Like any other structure, dams require regular maintenance. When a dam no longer serves its intended function, maintenance costs can be hard to justify—and dams that fall into disrepair can be extremely dangerous. Over the past century, more than 250,000 people around the world have died from dam failures.
So, in the interest of public safety, communities with dams often decide to remove them. Dam removal is a complicated process, and it can be a highly emotional one. Sometimes dams are important landmarks. Impoundments and spillways can mimic attractive natural features like ponds and waterfalls.
One of the biggest concerns that we hear about dam removal is that it will cause flooding. That’s a common misconception. Most dams are run-of-river dams, which means they do not have any flood reduction role. Consequently, in almost all cases a dam removal will not change flood elevations downstream of the dam while lowering flood elevations upstream. In addition, we carefully design the release of impounded water during a dam removal. This “drawdown” process can take months. After releasing the impounded water, the flow downstream is the same as it was before dam removal, and catastrophic dam failure is no longer a risk.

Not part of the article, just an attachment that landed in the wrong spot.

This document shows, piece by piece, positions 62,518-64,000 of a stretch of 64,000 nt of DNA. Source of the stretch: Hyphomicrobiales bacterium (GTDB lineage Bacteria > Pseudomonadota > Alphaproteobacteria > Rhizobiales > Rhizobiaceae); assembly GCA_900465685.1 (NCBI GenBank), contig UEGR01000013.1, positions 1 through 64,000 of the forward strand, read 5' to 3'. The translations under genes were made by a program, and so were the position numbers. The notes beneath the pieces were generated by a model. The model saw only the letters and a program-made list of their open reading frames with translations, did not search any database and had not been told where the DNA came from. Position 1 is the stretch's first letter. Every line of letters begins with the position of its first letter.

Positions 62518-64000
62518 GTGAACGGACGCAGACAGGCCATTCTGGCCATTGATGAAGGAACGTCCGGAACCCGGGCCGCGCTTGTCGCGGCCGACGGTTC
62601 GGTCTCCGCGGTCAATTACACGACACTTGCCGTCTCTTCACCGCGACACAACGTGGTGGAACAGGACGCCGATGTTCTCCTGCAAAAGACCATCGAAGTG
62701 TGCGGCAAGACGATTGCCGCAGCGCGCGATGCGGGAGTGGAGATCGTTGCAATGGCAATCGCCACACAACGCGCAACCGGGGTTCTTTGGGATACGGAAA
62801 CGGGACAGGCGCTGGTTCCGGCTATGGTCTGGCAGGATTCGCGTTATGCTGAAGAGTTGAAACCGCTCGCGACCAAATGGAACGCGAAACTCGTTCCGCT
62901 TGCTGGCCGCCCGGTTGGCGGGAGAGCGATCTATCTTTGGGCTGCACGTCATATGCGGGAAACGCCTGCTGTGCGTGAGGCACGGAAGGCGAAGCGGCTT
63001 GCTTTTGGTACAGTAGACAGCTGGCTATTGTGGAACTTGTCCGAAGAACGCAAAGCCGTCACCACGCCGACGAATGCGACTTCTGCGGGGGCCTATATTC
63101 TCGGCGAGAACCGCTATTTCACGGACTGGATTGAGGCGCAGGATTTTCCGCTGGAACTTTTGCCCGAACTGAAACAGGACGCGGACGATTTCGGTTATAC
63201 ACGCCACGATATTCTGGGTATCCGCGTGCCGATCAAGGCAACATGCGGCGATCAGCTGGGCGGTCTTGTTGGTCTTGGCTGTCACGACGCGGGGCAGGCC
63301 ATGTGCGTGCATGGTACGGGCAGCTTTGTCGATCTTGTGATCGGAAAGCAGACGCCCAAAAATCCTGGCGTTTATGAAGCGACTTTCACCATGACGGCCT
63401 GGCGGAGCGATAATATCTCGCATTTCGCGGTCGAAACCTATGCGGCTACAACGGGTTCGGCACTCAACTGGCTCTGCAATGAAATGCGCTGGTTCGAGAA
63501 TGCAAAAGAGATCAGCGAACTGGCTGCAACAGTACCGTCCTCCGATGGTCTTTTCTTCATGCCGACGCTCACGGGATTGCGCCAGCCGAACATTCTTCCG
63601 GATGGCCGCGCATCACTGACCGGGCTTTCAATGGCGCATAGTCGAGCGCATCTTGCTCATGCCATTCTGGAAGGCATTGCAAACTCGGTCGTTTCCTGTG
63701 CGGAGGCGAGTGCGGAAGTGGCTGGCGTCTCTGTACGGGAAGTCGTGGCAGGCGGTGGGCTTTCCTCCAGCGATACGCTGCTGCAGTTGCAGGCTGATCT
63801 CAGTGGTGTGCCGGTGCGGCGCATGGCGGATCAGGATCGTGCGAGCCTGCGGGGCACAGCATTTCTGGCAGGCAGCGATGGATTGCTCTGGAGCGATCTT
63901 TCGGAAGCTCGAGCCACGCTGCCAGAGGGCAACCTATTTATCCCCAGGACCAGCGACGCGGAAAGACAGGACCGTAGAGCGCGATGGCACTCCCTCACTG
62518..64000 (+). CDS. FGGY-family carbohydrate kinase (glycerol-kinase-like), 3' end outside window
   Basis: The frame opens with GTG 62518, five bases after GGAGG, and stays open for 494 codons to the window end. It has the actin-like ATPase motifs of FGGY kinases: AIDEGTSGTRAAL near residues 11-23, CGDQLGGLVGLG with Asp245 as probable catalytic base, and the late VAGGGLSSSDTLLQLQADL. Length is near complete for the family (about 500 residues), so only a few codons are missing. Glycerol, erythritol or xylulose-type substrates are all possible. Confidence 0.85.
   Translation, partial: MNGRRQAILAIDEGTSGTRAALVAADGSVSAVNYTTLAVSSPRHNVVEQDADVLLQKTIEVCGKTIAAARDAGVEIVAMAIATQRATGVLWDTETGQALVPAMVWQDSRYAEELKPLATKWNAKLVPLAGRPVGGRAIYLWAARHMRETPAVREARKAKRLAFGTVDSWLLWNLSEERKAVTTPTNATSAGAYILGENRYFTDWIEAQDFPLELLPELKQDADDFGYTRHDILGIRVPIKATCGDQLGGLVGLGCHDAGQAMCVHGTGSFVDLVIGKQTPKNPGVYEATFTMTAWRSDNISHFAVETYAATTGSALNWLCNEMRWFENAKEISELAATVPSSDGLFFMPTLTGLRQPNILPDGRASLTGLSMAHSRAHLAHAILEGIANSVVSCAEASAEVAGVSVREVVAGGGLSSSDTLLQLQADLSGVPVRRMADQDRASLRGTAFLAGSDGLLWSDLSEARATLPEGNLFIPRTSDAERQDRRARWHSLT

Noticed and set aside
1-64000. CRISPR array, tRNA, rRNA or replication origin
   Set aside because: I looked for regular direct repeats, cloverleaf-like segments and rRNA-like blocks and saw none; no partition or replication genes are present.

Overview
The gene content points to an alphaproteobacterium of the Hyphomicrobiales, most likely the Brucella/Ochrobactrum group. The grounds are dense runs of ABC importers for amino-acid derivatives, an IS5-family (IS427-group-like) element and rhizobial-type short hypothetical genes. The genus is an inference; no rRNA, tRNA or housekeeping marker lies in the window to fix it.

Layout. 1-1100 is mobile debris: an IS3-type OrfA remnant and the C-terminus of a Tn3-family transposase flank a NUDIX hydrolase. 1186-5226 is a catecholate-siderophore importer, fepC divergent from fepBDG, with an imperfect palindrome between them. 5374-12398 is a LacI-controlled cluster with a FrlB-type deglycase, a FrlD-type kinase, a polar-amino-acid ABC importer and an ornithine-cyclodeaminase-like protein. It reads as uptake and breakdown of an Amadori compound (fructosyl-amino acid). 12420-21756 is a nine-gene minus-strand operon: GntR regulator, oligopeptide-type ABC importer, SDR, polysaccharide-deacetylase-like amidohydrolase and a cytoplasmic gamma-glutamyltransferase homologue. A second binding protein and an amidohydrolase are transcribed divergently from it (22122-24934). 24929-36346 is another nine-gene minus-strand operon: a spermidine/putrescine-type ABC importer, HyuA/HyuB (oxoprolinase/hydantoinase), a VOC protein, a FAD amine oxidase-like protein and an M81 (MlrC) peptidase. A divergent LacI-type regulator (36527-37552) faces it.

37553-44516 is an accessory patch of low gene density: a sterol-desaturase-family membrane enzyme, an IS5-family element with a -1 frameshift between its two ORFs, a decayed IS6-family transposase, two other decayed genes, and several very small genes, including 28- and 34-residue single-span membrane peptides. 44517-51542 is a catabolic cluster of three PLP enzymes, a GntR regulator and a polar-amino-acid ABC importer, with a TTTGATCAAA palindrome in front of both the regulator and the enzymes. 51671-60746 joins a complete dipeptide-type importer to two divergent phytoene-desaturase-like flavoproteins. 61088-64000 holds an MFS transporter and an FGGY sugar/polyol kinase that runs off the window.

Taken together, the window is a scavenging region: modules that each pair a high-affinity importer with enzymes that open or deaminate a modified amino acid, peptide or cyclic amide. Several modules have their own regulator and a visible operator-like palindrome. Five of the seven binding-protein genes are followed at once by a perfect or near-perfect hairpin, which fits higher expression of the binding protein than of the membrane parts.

Although dam removal isn’t the right choice in every situation, it can result in beautifully restored streams and rivers that provide important habitat connectivity and new recreational opportunities.
Pictured: the Pucker Street Dam site in Niles, Michigan on the Dowagiac River before and after removal.
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